52: A selector switch which enables a group of the lights 34 on the display panel 26 to be illuminated simultaneously and which will cause the corresponding lights in the scanner unit 14 to flash. As is shown eighteen different groups are provided.

54: A switch for allowing either a group of the lights 34 to be illuminated by operation of the selector switch 52 or, if switched to the right hand side, to allow only a single light to be illuminated by means of the stylus contact 56.

56: An electrical conducting stylus connected by means of an extensible coil cable 58 to the circuitry provided in the control unit 12, which stylus 56, when connected with the metal sheath 34.1 surrounding a light 34, causes such a light to be illuminated as well as the corresponding light in the scanner unit 14.

16: A multi-core cable connecting the lights 34 to the corresponding lights on the display panel in the scanner unit 14.

FIG. 4 shows a side view of the display plate 24 and a light 34 mounted on it. The light 34 is surrounded by a metal sheath 34.1. By touching the stylus 56, as indicated, contact is made and the light 34 is illuminated as well as the corresponding light in the scanner unit 14.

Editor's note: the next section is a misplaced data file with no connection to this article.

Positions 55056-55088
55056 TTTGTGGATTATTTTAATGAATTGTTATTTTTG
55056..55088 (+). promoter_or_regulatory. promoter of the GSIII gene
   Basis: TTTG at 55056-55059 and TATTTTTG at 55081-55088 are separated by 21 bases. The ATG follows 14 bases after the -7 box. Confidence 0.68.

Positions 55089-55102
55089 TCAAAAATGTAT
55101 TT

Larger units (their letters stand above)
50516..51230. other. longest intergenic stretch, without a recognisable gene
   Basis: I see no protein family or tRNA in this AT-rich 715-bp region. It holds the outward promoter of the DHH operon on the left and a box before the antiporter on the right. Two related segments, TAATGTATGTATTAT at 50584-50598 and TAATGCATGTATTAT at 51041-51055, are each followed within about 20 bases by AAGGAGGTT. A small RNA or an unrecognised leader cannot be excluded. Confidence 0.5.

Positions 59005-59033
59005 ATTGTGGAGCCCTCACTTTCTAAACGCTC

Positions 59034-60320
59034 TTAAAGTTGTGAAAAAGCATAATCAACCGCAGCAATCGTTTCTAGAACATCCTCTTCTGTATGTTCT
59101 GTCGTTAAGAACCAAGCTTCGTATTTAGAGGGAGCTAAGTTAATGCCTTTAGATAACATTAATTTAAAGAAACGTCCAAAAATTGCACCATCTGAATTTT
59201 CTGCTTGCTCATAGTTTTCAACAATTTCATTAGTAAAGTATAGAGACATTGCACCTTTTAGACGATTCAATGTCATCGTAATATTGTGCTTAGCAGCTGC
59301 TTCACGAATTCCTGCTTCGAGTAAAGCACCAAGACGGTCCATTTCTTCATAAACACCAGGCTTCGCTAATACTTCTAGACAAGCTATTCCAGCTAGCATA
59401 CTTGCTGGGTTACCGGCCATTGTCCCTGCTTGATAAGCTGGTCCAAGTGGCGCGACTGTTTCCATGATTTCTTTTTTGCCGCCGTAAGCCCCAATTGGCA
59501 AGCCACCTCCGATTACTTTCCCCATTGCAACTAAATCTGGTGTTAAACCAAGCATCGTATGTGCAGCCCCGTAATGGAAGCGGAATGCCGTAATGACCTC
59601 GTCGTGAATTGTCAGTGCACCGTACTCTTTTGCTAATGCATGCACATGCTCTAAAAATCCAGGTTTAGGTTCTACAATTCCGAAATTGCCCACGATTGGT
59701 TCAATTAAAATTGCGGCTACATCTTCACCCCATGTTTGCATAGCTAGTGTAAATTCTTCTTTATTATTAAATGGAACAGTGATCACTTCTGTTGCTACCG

Referring now also to FIGS. 5 and 6, the scanner unit 14 includes a fully enclosed housing comprising a box shaped part 60 and a funnel shaped hood 62 connected to it. In the box shaped part 60 a scanner display panel 64 is provided and on this there are provided lights 66 corresponding in position to the lights 34 on the display panel 26. In the center a fixation light 68 is provided. All the lights 66 and the lights 34 are interconnected by means of the multi-core cable 16 so that corresponding lights are always illuminated simultaneously.

The scanner display panel 64 is curved approximately to correspond to the retina of the eye.

The funnel hood 62 has an opening 70 for an eye piece in which various lenses can be inserted, if required. These lenses may be coloured, e.g. red to detect particular eye diseases or abnormalities, or convex lenses to enlarge the field of vision to be tested.

Two handles 20 are provided on the housing 60 for allowing a patient to hold the scanner unit 14 when looking through the eye-piece 70. These handles 20 also serve for carrying the assembled apparatus as is illustrated in FIG. 2.